Home Money Inflation relief keeps hopes of rate cuts alive: Andrew Bailey hails ‘good news’ as key measure holds steady at 4%

Inflation relief keeps hopes of rate cuts alive: Andrew Bailey hails ‘good news’ as key measure holds steady at 4%

by Elijah
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Relief: Bank of England Governor Bailey (pictured) hailed new Office for National Statistics figures showing inflation held steady at 4%.

The pound fell and gold yields eased as Andrew Bailey hailed “good news” on inflation that could pave the way for interest rate cuts this spring.

In a closely watched report that analysts said was “keeping alive” hopes of lower borrowing costs, the Office for National Statistics said inflation remained firm at 4 percent in January.

That defied forecasts that inflation would rise and will be greeted with relief by Bank of England Governor Bailey, as well as Rishi Sunak and Jeremy Hunt in Downing Street.

“As far as I know, it’s good news,” Bailey told the House of Lords economic affairs committee when asked about the figure.

With inflation expected to fall sharply in the coming months, having fallen from a peak of 11.1 percent in the fall of 2022, analysts said a spring rate cut was on the cards.

Relief: Bank of England Governor Bailey (pictured) hailed new Office for National Statistics figures showing inflation held steady at 4%.

That looked highly unlikely before the ONS report was published after worrying figures 24 hours earlier showed wages rose more than expected.

The 6.2 per cent rise in wages raised fears that the Bank will not cut rates until much later in the year, meaning misery for millions of borrowers with mortgages.

That pushed up the pound and lifted bond yields in bond markets as investors reduced their bets on interest rate cuts.

But inflation data reversed that trend, with the pound falling again towards $1.25 and below 1.17 euros.

Bond yields (key measures of public borrowing costs) also fell from recent highs.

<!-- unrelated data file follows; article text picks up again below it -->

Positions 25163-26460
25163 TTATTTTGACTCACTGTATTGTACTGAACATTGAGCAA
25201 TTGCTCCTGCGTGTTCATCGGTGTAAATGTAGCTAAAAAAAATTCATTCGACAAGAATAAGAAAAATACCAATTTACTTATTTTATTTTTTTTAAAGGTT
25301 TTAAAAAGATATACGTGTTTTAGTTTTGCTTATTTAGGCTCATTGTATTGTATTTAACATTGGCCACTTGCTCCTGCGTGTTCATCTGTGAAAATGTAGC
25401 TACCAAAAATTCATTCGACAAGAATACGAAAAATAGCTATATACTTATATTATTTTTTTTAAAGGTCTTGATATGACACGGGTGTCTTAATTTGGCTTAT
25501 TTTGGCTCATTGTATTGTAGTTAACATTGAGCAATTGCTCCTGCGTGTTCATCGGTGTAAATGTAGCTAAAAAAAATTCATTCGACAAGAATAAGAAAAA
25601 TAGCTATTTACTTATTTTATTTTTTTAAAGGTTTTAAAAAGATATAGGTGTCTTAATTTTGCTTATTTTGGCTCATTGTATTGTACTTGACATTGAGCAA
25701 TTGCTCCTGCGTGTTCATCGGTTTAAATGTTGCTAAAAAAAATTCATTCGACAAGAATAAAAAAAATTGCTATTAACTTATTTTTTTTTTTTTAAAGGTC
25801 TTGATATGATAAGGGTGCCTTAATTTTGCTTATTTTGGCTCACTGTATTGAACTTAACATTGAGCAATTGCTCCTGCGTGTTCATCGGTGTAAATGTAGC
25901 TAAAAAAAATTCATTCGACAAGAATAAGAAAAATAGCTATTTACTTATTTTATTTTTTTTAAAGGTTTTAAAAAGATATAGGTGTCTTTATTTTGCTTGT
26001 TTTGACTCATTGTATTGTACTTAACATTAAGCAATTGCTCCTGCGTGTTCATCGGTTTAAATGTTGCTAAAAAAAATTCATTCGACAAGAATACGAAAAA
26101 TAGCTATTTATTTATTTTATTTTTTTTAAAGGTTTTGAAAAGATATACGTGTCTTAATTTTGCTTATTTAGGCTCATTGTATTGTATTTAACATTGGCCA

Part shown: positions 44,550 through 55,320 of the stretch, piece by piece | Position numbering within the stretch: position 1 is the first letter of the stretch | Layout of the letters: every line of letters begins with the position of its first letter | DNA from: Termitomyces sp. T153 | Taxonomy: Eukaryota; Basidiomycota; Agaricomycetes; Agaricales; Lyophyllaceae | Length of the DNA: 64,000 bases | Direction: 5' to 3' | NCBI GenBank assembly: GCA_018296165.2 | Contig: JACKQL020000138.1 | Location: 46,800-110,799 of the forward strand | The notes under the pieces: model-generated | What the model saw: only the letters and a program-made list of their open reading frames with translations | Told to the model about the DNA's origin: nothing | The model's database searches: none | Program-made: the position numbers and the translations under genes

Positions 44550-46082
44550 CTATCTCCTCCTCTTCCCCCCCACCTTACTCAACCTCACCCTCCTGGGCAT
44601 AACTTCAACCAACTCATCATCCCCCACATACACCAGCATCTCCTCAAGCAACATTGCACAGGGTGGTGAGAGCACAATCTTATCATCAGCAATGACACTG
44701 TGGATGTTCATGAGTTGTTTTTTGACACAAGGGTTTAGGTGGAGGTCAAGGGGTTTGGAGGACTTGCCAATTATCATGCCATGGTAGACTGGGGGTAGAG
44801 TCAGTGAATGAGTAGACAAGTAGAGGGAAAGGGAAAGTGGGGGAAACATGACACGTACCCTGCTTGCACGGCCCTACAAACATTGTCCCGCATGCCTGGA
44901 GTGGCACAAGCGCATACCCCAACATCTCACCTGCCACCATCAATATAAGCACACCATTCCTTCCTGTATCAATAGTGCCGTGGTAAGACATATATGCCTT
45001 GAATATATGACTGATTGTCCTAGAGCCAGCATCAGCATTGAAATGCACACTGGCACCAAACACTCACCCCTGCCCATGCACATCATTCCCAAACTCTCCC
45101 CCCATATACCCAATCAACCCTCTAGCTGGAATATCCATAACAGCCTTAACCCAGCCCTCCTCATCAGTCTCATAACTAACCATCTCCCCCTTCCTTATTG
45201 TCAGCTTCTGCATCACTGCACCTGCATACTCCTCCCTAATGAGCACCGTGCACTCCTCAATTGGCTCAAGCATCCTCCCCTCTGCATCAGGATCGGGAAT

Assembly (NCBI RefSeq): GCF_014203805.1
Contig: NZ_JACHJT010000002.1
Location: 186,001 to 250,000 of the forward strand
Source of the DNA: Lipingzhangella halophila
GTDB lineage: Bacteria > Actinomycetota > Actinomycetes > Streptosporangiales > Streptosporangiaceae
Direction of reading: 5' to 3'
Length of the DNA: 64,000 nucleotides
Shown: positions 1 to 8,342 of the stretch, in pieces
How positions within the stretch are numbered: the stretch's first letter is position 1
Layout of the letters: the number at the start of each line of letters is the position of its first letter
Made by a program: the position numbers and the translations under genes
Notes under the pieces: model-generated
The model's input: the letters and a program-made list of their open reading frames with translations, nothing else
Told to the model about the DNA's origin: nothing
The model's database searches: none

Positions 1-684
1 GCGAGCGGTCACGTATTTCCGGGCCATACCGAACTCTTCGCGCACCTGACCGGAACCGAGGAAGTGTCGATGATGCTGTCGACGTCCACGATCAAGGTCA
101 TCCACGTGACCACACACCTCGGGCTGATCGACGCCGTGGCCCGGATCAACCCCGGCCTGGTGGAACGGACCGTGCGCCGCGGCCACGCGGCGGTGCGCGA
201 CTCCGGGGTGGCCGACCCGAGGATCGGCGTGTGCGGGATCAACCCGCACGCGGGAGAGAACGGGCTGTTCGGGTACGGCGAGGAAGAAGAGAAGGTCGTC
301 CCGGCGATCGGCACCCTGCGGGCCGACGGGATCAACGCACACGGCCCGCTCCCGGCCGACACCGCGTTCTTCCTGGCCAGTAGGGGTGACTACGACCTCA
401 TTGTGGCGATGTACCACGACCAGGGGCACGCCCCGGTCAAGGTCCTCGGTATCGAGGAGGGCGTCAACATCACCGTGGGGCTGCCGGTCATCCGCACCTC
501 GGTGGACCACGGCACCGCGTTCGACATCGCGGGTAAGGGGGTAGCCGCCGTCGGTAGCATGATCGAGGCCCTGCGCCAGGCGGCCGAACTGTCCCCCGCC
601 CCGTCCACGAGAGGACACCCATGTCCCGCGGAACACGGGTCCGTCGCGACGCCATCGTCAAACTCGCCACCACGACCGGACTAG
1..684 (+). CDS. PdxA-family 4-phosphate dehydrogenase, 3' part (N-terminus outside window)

Thomas Pugh, an economist at consultancy RSM UK, said: “Insufficient inflation is keeping hope of rate cuts alive.”

He added: “Inflation is clearly falling much faster than expected and the rise in prices due to the pandemic and energy crisis will soon be a bad memory.”

“In fact, we still expect inflation to fall below 2 percent as early as April, which would open the door wide to an interest rate cut in the spring or early summer.”

The Bank’s Monetary Policy Committee raised rates on 14 consecutive occasions between December 2021 and August 2023, from a record low of 0.1 percent to a 15-year high of 5.25 percent.

With inflation falling sharply since then, despite a small rise from 3.9 percent in November to 4 percent in December, speculation is growing about an interest rate cut.

And although inflation is double the 2 per cent target, it is expected to fall this spring when energy regulator Ofgem reduces the cap on households’ gas and electricity bills.

Weak growth has fueled pressure for a rate cut. Today’s figures will show whether the UK fell into recession in the second half of 2023.

Samuel Tombs, economist at Pantheon Macroeconomics, said: “Inflation remains likely to fall to around 2 percent in April and then modestly reach the 2 percent target over the next six months.”

It seems a matter of chance whether the committee will choose to reduce the Bank’s interest rate for the first time in May or June.’

Julian Jessop of the Institute of Economic Affairs said the Bank was likely to slash rates amid the threat of recession and deflation.

He said: “Rates will probably remain stable until May, but when the Bank acts it will probably do so quickly, with rates ending the year at around 4 per cent.”

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